Tag Archives: science

On the “literary turn” in non-literary disciplines

A thought about the late spate of studies like this one, just reported in The Guardian:

“Literary fiction readers understand others’ emotions better, study finds: Research by US social scientists found that those who read novels by the likes of Toni Morrison and Harper Lee do better on ‘theory of mind’ tests. Genre fans do not.”

Read the full article on Dr Kidd and Castano’s study, and/or read the study itself.
Anyway, my thought is this: literary studies have long valued & practiced interdisciplinarity; but, from recent neuroscience studies on novel reading and empathy, to this latest sociological research on fiction, the apparent “literary turn” of other disciplines — often better funded and better reported disciplines — is maybe cause to ask (at the risk of seeming protectionist) to what extent those other disciplines are engaging with literary study — or colonizing it?

Pathologizing the Internet: File-sharing as a sign of depression?

In June this year, a study by Missouri U of Science and Technology researchers scored some impressive headlines in the NY Times, the NY Post, and elsewhere: “How depressives surf the web.” The rather less catchy title of the study itself is “Associating Depressive Symptoms in College Students with Internet Usage Using Real Internet Data.” The Times article, by the study’s own authors, does a good, even exemplary job of translating the study itself into plain language. But in both its specialist and general-audience forms, the study makes some troubling claims and suggests some insidious implications.

The study’s two main claims are: 1) “we identified several features of Internet usage that correlated with depression”; and 2) “there were patterns of Internet usage that were statistically high among participants with depressive symptoms.” One specific feature of Internet use the study correlates with depression is, symptomatically, file-sharing:

The correlation observed between peer-to-peer usage and depressive symptoms is intuitive. Sharing files like music, movies, photos etc. are primary reasons for using peer-to-peer services. Students are prone to be addicted to such kinds of content, which may explain this trend. (5)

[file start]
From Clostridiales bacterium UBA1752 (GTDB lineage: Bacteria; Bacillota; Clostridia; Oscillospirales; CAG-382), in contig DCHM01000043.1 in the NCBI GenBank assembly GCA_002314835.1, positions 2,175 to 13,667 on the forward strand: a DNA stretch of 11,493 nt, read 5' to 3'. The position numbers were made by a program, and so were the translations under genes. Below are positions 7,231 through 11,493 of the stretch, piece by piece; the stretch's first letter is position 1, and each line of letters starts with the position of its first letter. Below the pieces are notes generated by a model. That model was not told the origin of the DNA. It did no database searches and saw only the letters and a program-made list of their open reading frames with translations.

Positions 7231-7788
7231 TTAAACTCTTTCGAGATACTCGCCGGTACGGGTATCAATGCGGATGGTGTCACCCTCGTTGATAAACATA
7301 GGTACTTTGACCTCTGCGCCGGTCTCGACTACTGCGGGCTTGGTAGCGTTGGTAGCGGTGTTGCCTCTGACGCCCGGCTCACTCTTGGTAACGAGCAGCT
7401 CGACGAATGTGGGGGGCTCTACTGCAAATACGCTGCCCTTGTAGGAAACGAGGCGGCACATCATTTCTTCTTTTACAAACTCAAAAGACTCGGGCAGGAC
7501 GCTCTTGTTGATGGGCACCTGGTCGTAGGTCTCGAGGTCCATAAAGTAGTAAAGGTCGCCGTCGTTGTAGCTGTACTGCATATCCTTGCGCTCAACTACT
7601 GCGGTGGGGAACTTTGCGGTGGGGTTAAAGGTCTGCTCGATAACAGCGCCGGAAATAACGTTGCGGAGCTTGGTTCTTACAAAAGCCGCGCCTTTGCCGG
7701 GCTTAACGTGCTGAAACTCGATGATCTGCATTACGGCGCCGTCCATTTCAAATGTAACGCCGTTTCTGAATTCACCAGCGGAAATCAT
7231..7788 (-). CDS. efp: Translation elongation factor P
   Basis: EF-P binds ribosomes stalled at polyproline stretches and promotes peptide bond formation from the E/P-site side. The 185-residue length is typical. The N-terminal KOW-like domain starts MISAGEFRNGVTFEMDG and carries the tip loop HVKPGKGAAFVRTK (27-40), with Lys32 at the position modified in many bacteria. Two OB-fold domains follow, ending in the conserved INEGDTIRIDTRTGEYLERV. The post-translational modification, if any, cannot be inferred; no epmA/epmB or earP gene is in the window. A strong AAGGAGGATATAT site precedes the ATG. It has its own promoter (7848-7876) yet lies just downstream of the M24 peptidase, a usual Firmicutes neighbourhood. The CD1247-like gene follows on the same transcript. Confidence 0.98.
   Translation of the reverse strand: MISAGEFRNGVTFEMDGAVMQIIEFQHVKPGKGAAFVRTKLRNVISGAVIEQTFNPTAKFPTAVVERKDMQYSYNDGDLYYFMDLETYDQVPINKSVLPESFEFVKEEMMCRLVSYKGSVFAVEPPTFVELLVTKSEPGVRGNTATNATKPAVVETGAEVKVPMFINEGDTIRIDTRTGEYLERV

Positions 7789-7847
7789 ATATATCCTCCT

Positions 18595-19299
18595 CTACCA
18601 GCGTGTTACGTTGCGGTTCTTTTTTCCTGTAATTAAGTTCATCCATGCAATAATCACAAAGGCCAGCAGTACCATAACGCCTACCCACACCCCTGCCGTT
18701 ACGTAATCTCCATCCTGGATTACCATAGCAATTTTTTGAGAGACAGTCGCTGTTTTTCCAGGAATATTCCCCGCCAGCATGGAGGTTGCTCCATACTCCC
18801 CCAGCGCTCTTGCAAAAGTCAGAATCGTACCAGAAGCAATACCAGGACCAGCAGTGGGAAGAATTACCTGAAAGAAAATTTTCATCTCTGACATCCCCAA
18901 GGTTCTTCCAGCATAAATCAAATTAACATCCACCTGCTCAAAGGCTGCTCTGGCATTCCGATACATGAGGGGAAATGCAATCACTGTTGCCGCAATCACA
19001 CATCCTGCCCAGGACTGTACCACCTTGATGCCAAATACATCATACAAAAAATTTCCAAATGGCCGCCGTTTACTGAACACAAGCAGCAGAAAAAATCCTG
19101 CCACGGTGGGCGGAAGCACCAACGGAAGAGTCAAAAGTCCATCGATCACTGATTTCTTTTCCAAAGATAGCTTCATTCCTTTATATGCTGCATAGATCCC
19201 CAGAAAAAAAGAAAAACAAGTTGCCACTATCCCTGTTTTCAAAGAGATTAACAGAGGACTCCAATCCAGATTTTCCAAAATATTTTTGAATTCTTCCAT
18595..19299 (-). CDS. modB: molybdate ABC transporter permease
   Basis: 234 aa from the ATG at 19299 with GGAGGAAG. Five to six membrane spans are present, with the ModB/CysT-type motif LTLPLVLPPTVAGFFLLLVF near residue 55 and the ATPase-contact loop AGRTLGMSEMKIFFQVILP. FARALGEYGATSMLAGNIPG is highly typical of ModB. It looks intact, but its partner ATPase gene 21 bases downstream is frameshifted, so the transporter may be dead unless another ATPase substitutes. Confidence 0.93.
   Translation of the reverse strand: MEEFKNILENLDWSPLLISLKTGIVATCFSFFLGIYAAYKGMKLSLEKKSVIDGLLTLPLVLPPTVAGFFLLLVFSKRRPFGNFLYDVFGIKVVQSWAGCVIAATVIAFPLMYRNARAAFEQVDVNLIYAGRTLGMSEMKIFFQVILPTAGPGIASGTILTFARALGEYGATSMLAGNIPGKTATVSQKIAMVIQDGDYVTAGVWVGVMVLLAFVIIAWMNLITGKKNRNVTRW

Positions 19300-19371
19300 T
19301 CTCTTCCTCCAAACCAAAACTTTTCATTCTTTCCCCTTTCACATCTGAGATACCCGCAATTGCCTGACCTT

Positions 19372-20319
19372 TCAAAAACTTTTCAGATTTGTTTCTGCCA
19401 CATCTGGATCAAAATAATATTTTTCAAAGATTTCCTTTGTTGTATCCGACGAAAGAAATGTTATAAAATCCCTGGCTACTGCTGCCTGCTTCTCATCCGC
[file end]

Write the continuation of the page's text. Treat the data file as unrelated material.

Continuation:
A claim like this explains the corporate media’s uptake of the study. This claim pathologizes file-sharing, thus legitimizing Big Content’s persistent efforts to criminalize it tout court; it adds to the close and evidence-based associations among depression, anxiety, and addiction the practices of digital copying and sharing. Sharing: it is now a symptom of addiction, not a fundamentally human trait. And what does it mean for students – or anyone – to be “addicted” to cultural products like music and movies? Inside the study’s apparently modest and limited claim is a vicious Utilitarian assumption, that cultural products are surplus to requirements, useless subjects, addictive – without redeeming social value. Conversely, the Culture Industry thesis would argue the institutional capitalist basis for this addiction in the Big Content industries themselves, industries that actively and sometimes openly cultivate and exploit addictive behaviours via advertising, via serialization, via the rapid and high-volume turnover of products, via the commodity fetishism of consumerist ideology in general.

The study goes on to make similarly pathologizing claims for other forms of Internet use, like e-mail and IRC.

Frequent email checking may relate with high levels of anxiety, which in-turn [sic] correlates with depressive symptoms. (5)

Of course, frequent e-mail checking also relates to the demands increasingly placed on postindustrial labour to be on call 24/7, via applications and, in particular, mobile devices designed precisely to encourage and stimulate frequent e-mail checking. If you have a mobile device – say, an iOS device – see how long it takes you to find the settings for e-mail notification – and then take careful note of how the defaults are set: that is, for maximal “push” notification. The very vocabulary of mobile apps openly identifies the role of the app (and by extension its programmer) as a pusher, in case you’re looking for one to god-damn, for all the e-mail you’ve got to smoke through.